Who taught you?

A few months ago, I came across a post on Instagram that really resonated with me and made me think about my own life experiences.

The post stated “my son is left-handed. My nanny keeps trying to correct him; “Don’t use your left hand”, “Don’t collect things with your left hand”. Today I asked her “why is it bad?”. Her reply: “They said it is not good, that’s how they taught us”.

Reading this post really made me think about how I had gone through this exact same thing as a child. I was left-handed but over time, through correction and scolding from my parents and adults around me, I eventually gave in and changed from using my left hand to using my right, and then becoming ambidextrous (using both hands) now which is sometimes still very confusing even in adulthood.

What subconscious cultural values control your thoughts?

It wasn’t just me, it was a cultural norm that was drummed into us as children, the use of the left hand was deemed to be a “taboo” or at the very least, “rude” and “disregard for your elders”. And whilst we accepted this to be the norm, none of us stopped to question these beliefs neither were we given any explanations or reasons for them, we just went along with it.

It is fascinating now looking back and reflecting on this experience and so many other cultural values and norms that we hold dear. These values (not all bad) have been passed down from generations without anyone actually stopping to check the true significance and impact it has on children and even adults.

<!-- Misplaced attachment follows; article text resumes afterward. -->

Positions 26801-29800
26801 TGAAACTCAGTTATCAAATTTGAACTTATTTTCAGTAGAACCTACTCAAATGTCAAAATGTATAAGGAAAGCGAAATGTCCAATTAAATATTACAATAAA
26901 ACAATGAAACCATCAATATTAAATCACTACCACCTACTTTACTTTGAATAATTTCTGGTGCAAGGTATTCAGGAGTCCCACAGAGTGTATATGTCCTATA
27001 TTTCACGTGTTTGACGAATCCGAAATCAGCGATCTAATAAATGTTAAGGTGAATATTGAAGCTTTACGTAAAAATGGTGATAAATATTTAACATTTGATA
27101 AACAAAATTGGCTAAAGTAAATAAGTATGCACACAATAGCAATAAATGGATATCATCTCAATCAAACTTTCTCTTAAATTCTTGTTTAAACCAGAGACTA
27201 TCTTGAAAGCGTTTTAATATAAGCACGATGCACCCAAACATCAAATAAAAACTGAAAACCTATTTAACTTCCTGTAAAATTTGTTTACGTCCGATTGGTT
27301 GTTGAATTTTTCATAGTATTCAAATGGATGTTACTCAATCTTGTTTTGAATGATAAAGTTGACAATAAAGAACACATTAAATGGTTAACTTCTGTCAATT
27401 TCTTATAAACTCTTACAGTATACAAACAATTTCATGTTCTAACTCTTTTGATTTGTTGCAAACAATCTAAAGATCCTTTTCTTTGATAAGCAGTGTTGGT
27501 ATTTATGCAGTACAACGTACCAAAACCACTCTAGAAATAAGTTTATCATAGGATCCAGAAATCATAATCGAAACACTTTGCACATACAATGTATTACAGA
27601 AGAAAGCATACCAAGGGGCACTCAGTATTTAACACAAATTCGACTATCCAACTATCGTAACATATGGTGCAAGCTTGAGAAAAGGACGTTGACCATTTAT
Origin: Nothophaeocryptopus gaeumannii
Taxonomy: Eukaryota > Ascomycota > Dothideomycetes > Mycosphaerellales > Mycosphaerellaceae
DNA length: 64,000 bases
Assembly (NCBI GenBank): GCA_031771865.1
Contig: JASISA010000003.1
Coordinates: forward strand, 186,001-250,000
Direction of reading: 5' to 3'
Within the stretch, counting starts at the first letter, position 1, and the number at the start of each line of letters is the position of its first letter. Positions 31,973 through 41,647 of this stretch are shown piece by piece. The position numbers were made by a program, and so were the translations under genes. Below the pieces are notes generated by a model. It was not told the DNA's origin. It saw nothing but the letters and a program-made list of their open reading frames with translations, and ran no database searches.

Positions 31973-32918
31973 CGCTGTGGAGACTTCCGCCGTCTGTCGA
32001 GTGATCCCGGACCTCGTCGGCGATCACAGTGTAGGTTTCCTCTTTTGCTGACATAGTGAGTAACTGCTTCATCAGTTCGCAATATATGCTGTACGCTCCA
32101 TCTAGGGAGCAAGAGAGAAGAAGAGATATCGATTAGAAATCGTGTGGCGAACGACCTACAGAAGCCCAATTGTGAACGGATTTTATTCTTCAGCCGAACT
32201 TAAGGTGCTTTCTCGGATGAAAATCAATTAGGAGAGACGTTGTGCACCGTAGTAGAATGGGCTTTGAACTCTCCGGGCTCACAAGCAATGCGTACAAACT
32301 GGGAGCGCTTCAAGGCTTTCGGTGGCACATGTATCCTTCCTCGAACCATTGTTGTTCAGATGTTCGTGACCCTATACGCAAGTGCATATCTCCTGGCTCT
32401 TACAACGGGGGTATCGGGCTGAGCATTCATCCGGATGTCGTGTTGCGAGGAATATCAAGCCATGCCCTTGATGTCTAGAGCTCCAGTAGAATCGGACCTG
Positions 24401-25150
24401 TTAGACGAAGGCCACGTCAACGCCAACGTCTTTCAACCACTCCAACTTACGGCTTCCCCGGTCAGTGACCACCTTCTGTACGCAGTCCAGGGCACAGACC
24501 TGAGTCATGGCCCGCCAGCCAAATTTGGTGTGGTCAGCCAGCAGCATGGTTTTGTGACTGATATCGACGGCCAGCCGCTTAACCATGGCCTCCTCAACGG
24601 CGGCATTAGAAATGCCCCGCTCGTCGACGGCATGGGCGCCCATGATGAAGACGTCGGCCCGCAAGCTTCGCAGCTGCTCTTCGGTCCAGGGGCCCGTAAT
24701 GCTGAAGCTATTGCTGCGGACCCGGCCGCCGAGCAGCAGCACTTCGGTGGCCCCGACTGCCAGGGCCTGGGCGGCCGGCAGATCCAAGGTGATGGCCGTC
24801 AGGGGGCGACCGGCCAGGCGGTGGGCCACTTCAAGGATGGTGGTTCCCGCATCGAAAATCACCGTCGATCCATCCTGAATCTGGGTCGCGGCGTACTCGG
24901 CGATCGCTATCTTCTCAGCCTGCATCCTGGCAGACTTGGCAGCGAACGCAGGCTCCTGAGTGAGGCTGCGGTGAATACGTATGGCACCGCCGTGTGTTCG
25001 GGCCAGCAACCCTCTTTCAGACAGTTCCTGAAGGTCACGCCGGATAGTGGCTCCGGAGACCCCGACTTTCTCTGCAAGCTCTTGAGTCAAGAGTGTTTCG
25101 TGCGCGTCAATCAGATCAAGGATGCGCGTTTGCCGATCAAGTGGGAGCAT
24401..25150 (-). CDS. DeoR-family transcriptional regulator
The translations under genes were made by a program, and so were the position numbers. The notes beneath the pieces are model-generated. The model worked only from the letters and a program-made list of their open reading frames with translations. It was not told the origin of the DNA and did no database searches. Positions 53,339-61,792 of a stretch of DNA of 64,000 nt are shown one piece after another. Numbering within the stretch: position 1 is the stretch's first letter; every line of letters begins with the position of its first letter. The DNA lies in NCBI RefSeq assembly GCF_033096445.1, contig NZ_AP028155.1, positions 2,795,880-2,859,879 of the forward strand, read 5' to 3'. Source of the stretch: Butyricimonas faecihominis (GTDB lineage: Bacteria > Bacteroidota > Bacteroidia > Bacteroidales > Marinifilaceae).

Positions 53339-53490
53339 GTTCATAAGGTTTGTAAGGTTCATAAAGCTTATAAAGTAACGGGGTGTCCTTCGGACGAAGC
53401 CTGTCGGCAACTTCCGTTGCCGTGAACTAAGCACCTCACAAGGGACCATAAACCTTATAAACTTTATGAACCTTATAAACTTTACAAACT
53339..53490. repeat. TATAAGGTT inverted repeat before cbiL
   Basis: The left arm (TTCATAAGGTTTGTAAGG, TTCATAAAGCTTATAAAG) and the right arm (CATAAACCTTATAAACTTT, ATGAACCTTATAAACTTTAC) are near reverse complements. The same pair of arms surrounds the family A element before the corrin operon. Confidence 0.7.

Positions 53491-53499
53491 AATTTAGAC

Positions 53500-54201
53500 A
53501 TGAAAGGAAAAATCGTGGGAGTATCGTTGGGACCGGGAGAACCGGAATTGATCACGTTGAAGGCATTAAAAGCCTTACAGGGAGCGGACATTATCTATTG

I remember collecting a pen off a colleague at work once and instinctively I said “excuse my left”. The look on my colleague’s face summed it up. Even in adulthood, I still unconsciously felt that the use of my left hand was somehow a bad thing.

We are to teach these values, as they represent our identities.

I am not completely against passing down values and beliefs to our children, in fact, it is important that we do because these values and beliefs are a core part of who we are; our identity. However, what I am learning to do is interrogate some of the thought processes behind these beliefs which in hindsight, was harmful to us as children.

It should no longer be enough to say “that’s how we were taught”. The process of unlearning is hard and observing the status quo is often the most comfortable thing to do, but knowing the why can be truly powerful and liberating.

The reality is we are now dealing with extremely curious minds in our children and we cannot afford not to know the reason we are promoting these values.

The most important value to promote is honesty when we dont know the why.”

Pamela Shodeinde

We must educate ourselves first, understand what it is that we are selling to them, then it becomes easy to digest and implement. But more than anything else, the most important value to promote is honesty when we don’t know the why. We should not try to sell something to our children when we as parents don’t know where the blueprint originated. You don’t have to have all the answers, “I don’t know” or “I am not sure” will suffice.